When Gaming Goes Bad: An Exploration of Videogame Harassment Towards Female Gamers

Pixelated video game character. Author: Jason Rohrer

Slightly intimidated is exactly how I felt during my first day in Christine Alfano’s “Rhetoric of Gaming” course.  For starters, the class was eighty percent male. Moreover, considering that my gaming experience amounted mostly to The Sims and Mario Kart, I was doubtful of whether or not I could even classify myself as a gamer. Nonetheless, I easily found relatable topics to write about, and quickly realized that my gaming experiences (or lack thereof) gave my voice a unique and valuable perspective. When it came time to select topics for the research-based argument assignment, I initially gravitated towards subjects relating to girl-gamer empowerment and sexism within videogames. However, it was while researching those subjects that I stumbled across a videogame cultural problem that really struck a chord: online videogame harassment. After reading countless stories detailing harassment, specifically towards female gamers, and realizing the negative impact that this behavior has on gaming environments as a whole, I knew I had discovered a topic that I was passionate about. Careful not to sensationalize the problem, I aimed my paper towards answering the question, “When does gamer trash-talk go too far?” Building upon this research question, I searched for ways to vividly describe the problem, provide evidence detailing how harassment diminishes the gaming community, and offer solutions that could eventually eradicate the issue. Bullying and harassment are issues not exclusive to the world of videogames. My hope is that through the paper When Gaming Goes Bad, I was able to shed light on a problem affecting the gaming community, while at the same time inspiring others to think about the role these issues play on a more macroscopic level.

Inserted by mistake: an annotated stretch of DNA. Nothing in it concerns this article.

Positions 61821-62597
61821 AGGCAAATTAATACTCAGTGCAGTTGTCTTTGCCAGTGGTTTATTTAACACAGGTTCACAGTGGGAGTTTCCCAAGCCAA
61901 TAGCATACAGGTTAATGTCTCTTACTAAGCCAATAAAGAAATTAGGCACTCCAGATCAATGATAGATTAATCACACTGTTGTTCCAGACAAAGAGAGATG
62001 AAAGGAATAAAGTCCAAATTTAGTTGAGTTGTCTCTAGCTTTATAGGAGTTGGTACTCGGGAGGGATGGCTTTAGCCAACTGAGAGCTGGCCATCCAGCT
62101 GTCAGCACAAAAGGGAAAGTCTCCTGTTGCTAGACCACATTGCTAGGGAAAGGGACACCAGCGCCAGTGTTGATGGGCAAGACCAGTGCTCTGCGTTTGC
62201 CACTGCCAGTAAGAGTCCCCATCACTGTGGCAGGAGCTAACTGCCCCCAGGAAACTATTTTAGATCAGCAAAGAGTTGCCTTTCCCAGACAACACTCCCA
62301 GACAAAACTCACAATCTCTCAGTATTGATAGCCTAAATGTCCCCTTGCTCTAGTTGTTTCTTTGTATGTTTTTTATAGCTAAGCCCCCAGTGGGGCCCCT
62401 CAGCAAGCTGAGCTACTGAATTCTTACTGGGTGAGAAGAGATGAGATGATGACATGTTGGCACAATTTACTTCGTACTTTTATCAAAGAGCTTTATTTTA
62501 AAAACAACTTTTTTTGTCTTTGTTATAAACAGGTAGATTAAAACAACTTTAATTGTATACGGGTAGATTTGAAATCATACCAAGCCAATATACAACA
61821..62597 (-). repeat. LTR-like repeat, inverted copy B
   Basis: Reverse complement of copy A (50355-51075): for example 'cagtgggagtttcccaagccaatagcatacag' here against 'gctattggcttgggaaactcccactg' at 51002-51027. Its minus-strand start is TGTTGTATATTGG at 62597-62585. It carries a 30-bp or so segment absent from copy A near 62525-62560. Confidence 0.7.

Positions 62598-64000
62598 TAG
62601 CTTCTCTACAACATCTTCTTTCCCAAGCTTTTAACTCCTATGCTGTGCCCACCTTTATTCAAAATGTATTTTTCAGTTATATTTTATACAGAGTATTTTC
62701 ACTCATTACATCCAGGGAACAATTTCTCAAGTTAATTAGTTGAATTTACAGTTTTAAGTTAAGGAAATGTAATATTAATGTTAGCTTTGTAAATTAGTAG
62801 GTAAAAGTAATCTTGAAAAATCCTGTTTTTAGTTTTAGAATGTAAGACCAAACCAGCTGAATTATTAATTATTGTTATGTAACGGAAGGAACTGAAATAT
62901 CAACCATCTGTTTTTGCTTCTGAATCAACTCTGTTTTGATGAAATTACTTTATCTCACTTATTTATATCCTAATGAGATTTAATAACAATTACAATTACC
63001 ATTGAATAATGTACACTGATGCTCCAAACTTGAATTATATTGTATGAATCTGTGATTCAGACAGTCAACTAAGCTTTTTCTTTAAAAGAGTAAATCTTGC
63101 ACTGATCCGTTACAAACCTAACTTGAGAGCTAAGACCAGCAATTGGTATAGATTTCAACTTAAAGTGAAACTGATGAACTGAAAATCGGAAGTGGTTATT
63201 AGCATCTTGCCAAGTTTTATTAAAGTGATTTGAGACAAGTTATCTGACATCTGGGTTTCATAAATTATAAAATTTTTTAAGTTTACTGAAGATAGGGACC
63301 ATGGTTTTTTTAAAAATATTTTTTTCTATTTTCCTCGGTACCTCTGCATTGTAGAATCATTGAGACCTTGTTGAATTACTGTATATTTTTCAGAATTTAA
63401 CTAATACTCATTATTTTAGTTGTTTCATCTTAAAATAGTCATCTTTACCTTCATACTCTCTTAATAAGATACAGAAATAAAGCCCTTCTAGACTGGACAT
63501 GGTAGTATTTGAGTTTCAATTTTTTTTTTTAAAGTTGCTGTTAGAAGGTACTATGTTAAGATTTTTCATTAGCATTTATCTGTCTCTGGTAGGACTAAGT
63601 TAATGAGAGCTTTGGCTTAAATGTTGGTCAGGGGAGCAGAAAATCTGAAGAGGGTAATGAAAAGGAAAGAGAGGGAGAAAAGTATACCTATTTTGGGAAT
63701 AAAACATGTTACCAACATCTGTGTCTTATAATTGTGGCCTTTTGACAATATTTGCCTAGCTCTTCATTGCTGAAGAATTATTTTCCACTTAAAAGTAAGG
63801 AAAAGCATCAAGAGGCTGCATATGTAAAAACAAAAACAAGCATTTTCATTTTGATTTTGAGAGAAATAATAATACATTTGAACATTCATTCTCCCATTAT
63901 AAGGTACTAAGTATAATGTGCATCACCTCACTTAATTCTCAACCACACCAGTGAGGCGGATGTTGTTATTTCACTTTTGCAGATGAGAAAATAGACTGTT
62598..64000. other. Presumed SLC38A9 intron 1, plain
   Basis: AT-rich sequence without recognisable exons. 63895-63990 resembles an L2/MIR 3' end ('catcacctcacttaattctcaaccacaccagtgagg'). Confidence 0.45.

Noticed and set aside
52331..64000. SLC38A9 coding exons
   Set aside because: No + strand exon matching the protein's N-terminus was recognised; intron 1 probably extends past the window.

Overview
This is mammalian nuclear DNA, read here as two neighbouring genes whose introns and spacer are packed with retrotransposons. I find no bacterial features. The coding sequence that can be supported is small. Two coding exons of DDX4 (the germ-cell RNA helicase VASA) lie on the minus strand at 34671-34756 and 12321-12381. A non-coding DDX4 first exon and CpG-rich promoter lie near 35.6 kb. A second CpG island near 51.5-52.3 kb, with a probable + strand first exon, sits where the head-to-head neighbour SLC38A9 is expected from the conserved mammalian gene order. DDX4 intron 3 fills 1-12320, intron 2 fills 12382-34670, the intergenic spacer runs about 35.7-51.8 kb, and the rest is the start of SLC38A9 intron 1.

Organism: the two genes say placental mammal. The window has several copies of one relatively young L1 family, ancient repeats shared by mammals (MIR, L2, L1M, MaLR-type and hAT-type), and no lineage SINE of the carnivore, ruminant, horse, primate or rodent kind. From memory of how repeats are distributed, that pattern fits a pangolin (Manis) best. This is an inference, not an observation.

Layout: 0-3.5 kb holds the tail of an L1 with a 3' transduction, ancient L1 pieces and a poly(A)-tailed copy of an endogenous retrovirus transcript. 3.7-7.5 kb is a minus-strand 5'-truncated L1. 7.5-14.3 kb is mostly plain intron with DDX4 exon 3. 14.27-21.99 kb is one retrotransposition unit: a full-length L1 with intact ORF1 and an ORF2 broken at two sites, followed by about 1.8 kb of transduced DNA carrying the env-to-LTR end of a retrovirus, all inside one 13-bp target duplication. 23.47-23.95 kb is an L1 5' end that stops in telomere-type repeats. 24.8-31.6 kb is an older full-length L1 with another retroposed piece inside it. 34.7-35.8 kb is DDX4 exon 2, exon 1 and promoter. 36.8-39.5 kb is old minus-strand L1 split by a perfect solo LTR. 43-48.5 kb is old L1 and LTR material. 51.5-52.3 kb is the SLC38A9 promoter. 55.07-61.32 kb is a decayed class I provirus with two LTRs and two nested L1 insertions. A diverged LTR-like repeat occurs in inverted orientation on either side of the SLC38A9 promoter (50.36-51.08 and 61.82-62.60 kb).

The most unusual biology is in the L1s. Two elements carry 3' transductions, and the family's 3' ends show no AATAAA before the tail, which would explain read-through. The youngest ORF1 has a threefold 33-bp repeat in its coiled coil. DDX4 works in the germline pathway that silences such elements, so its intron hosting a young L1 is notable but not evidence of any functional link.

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Photo of Kaitlyn Williams, '16.
Kaitlyn Williams, '16

Born and raised in Texas, Kaitlyn Williams is a member of the Class of 2016 at Stanford University. Currently, her major is undeclared, but her interests include psychology, and in the future, she plans to pursue law school. Moreover, since the age of nine she has been running track competitively, and she is now a member of the Stanford Track & Field program. This past year, Kaitlyn was the Secretary for her freshman dorm Soto, and she highlights living in Soto as a memorable part of her first-year experience on The Farm. In her spare time, Kaitlyn enjoys watching television with her two sisters, listening to music, and experimenting with interior design.